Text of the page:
Why is it a difficult to recruit and retain a Japanese chef? (2/3)

For those who do not read previous article
How to recruit a Japanese chef? (1/3)

Before you start your search, you should probably know there are difficulties associated with hiring a Japanese chef. From here on we’ll discuss what you should know before hiring a Japanese chef.

Language Barrier Issues

As of October 2019, One of the most popular restaurant listing site Gurunavi listed a total of about 520,000 restaurants in Japan, but of those, only 16,000 restaurants, or 3% of the total, had any foreign language speaking staff. Maybe 10-20% of the restaurants in Tokyo have staff who can speak a foreign language (English is the most commonly spoken foreign language). So, the language issue is one hurdle.

Home-loving young Japanese people

According to surveys of new employees (fresh graduates) conducted by the Japan Productivity Center, in 2011, 54.3% of new employees (fresh graduates) said that they would like to have a chance to work overseas. However, this decreased year by year to 50.1% in 2014, and 42.8% in 2016. Although the domestic economy is sluggish, it seems the young people in Japan are more interested in maintaining the status quo than in trying something new.

Of course, there are still some young people who want to challenge their skills overseas, but as a group, the youth of Japan are increasingly introverted.

Aging population in Japan

Japan’s population is shown in a pyramid chart below, and the average age is currently 45.9. For the 1.6 million men and women who were 40 years old in 2019, there were 1.2 million men and women 20 years old, about 25% less. Naturally, many restaurant owners want to hire a chef in their 20ies or 30ies, but if you are too particular about this you might just get no one.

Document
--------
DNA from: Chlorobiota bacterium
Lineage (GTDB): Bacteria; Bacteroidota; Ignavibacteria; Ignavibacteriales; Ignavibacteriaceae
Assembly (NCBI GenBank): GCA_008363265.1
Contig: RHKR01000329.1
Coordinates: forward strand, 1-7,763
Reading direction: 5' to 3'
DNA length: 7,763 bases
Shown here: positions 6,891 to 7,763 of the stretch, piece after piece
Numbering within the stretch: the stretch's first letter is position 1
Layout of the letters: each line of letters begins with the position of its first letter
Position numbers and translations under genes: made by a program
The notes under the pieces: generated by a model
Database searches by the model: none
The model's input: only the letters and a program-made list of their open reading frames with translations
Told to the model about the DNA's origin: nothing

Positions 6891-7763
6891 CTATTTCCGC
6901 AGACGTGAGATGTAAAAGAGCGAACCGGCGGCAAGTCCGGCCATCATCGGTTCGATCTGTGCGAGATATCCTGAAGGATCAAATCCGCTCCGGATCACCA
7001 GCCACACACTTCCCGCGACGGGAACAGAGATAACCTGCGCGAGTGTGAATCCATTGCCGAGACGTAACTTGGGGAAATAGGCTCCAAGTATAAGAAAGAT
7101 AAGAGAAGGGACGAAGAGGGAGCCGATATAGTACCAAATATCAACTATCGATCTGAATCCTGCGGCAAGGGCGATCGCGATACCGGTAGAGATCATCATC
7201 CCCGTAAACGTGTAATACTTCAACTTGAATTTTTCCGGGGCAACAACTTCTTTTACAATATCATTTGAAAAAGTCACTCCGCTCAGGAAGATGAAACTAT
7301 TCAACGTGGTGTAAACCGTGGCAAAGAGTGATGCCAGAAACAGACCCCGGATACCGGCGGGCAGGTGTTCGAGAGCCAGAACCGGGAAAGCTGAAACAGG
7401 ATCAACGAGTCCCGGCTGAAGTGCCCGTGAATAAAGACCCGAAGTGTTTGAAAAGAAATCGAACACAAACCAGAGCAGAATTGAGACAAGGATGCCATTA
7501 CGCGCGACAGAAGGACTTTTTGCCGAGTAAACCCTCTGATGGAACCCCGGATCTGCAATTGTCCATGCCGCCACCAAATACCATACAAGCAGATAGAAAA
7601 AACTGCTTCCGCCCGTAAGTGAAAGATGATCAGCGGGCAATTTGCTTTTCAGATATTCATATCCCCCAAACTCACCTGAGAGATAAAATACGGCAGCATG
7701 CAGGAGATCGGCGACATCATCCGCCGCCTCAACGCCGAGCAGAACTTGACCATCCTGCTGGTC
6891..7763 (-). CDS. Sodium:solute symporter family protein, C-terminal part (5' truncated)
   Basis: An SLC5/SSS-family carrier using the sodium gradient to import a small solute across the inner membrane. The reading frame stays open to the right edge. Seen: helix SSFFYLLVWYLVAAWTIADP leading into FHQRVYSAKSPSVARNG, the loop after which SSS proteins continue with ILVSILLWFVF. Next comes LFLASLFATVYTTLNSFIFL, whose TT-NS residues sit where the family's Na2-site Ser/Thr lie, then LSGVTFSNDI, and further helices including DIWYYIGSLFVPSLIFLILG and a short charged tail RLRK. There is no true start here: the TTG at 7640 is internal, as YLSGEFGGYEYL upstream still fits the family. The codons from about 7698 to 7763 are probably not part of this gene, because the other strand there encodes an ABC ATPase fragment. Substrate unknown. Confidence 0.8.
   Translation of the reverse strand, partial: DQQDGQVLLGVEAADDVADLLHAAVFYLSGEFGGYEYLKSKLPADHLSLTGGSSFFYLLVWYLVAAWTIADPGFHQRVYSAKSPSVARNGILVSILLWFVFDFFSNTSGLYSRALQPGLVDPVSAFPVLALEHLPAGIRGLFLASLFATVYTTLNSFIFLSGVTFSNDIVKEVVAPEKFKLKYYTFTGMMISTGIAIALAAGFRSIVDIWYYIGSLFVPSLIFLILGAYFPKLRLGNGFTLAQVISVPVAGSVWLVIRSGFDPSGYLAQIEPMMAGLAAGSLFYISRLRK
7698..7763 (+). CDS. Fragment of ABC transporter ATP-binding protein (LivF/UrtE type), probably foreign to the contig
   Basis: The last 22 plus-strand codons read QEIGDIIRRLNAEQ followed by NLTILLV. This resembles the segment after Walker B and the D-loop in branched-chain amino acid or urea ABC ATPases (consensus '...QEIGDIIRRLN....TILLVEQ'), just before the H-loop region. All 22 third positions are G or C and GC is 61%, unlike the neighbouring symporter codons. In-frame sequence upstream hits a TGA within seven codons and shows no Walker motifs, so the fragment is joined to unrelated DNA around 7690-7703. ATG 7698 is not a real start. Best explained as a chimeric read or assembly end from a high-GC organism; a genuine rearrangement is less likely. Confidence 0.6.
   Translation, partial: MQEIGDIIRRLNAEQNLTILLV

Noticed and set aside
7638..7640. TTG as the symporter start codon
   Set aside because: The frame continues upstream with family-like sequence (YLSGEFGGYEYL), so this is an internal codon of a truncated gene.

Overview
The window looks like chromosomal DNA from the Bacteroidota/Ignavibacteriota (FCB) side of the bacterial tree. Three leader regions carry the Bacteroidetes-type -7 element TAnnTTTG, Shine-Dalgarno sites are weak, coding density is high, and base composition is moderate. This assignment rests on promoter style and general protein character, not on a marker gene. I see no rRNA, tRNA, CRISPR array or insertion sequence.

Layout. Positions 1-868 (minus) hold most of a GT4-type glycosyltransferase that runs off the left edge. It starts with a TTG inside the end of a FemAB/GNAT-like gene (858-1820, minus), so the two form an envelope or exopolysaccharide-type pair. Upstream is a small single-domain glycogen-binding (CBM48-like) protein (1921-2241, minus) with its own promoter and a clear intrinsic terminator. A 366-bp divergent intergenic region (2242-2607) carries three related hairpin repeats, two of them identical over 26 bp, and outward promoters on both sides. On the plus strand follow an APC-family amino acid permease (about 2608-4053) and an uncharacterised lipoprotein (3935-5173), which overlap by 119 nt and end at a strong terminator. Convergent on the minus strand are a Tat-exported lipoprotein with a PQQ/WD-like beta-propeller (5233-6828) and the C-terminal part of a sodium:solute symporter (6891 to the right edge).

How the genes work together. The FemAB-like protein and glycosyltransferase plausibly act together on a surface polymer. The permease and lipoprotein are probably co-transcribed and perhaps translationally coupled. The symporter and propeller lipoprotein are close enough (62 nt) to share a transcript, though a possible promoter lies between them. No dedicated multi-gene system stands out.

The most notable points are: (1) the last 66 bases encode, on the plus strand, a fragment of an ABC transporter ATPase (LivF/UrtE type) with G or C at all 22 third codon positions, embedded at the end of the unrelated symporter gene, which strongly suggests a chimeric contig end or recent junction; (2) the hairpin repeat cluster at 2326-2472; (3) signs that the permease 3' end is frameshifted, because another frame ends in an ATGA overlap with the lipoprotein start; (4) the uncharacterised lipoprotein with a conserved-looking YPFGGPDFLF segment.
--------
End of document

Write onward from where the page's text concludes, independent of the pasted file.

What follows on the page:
*Resource of original pyramid chart
https://www.indexmundi.com/japan/age_structure.html

After 3 years only 30% remain abroad

Although there’s no proper data on this, it’s said that only about 30% of the chefs from Japan employed overseas are still working overseas three years later. Many of them quit and back to Japan because of stress from differences in work styles, culture, and language.

I’ve talked so far about some challenges, but there are many restaurants that have successfully employed and retain Japanese chefs and are running good businesses. If you’ve read this far, then let me give you some advice on how to successfully retain a Japanese chef on next article!

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